4. You or their manager should fill them in on the "unwritten rules":
    • Ethics – Despite its importance, moral code is frequently unspoken. Don’t be shy about filling them in on the acceptable vs. the unacceptable.
    • Dress code – They won’t want to show up in a three-piece suit on casual Friday
    • Organizational chart – this chart may change continuously, so keep them up to date on the latest version
    • Departmental goals – How does the department measure success? How does it measure performance? What are the "official" and "unofficial" goals?
    • Telephone procedures – These days, mastering the phone system is a bit like neuro-surgery. Make sure they know the system and any “phone etiquette” i.e. do employees forward their phones to voicemail at night? Are they expected to pick up the main line when the receptionist is away from his/her desk?
    • Mission statement – These statements can be helpful in fostering a team environment. If your firm has one, make sure they know it.
    • Customer service philosophy – How are they expected to treat clients and vendors?
    • Office supplies – Where should they go for extra staples and paper clips? Which items need to be special-ordered?
    • Parking – Is there special parking for their department? If you work in the city, maybe there’s cheaper parking known only to an insider.
    • Extracurricular – Do you have a firm softball team? Are there any parties or field days coming up? They may want to put it on their calendar.
  5. Organize an orientation class with other new employees – it helps to know there are other people in the same situation. Take this opportunity to review the employee manual, discuss the "rules and regulations" and even take care of some administrative tasks.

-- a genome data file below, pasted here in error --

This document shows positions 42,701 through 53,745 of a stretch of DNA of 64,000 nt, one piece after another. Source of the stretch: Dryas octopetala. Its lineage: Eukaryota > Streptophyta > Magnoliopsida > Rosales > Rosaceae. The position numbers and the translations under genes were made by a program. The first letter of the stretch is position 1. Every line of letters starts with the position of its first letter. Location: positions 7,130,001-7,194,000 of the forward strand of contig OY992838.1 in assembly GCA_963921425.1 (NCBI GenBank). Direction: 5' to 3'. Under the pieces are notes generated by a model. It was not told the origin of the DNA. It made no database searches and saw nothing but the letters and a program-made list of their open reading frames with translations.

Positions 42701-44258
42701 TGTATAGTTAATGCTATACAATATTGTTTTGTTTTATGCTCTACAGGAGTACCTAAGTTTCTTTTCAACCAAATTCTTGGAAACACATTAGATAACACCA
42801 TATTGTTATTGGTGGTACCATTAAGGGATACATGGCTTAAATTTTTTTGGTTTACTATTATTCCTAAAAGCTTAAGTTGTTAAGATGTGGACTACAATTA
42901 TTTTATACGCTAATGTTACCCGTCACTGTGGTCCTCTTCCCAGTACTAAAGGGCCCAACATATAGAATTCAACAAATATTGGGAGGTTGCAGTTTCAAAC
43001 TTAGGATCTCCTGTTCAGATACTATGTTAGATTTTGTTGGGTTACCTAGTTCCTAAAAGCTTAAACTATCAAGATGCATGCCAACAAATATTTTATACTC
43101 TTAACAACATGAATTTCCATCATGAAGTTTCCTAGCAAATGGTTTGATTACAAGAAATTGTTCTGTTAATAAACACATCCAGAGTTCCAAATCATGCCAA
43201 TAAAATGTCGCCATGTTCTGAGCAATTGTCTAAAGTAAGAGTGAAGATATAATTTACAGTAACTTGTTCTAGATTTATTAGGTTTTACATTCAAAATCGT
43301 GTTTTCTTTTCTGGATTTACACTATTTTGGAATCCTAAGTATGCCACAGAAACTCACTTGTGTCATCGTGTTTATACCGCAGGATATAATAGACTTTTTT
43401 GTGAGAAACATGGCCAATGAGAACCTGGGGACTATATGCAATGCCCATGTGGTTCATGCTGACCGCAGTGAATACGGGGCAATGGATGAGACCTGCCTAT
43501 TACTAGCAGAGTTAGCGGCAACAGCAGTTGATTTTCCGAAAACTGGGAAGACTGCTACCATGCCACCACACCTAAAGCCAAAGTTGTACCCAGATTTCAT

6. Give them a list of "important numbers and people to know". This list should include the mailroom, fax center (if you have one), receptionist, maintenance, security, and any main contacts in the departments with which they’ll be most closely associated. Also, be sure to explain the functions of each person along with their job titles and responsibilities
  7. Show your new employees a firm video starring the partners, managing partners, other executives whom they may not see on a regular basis. It will familiarize them with your firm’s leaders and better acquaint them to the firm culture.
  8. Assign a mentor to take them out to lunch and answer their questions. Or, allot them $100 to spend on whatever they wish: dinner, drinks, playing squash at a nearby club, or getting manicures during lunch break.
  9. Speaking of lunch, what about it? Does your company have a cafeteria or restaurant? Are there any good places to eat outside of your office space? Clue them in to the best places so they won’t waste their lunch hour wandering aimlessly in search of sustenance.
  10. Take them on a tour of the office. You may know your way around, but they don’t, and most offices can be confusing to the newcomer.
  11. Wrap up their new office supplies like a gift basket. It makes their first day a bit more "celebratory’ and is a fun, inexpensive way to liven up an empty office or cubicle.
  12. Make sure they have a pass, keys, or whatever else they need to be self-sufficient.
  13. Say "hi." It’s the fastest and easiest way to make a new person feel welcome and wanted.

No matter what your time and expense budget, you can always make your new people feel like vital members of your accounting firm. After all, an employee’s first few days are the ones that are remembered the best, and their experience will then affect the rest of their tenure. Make sure that you both start off in a positive direction.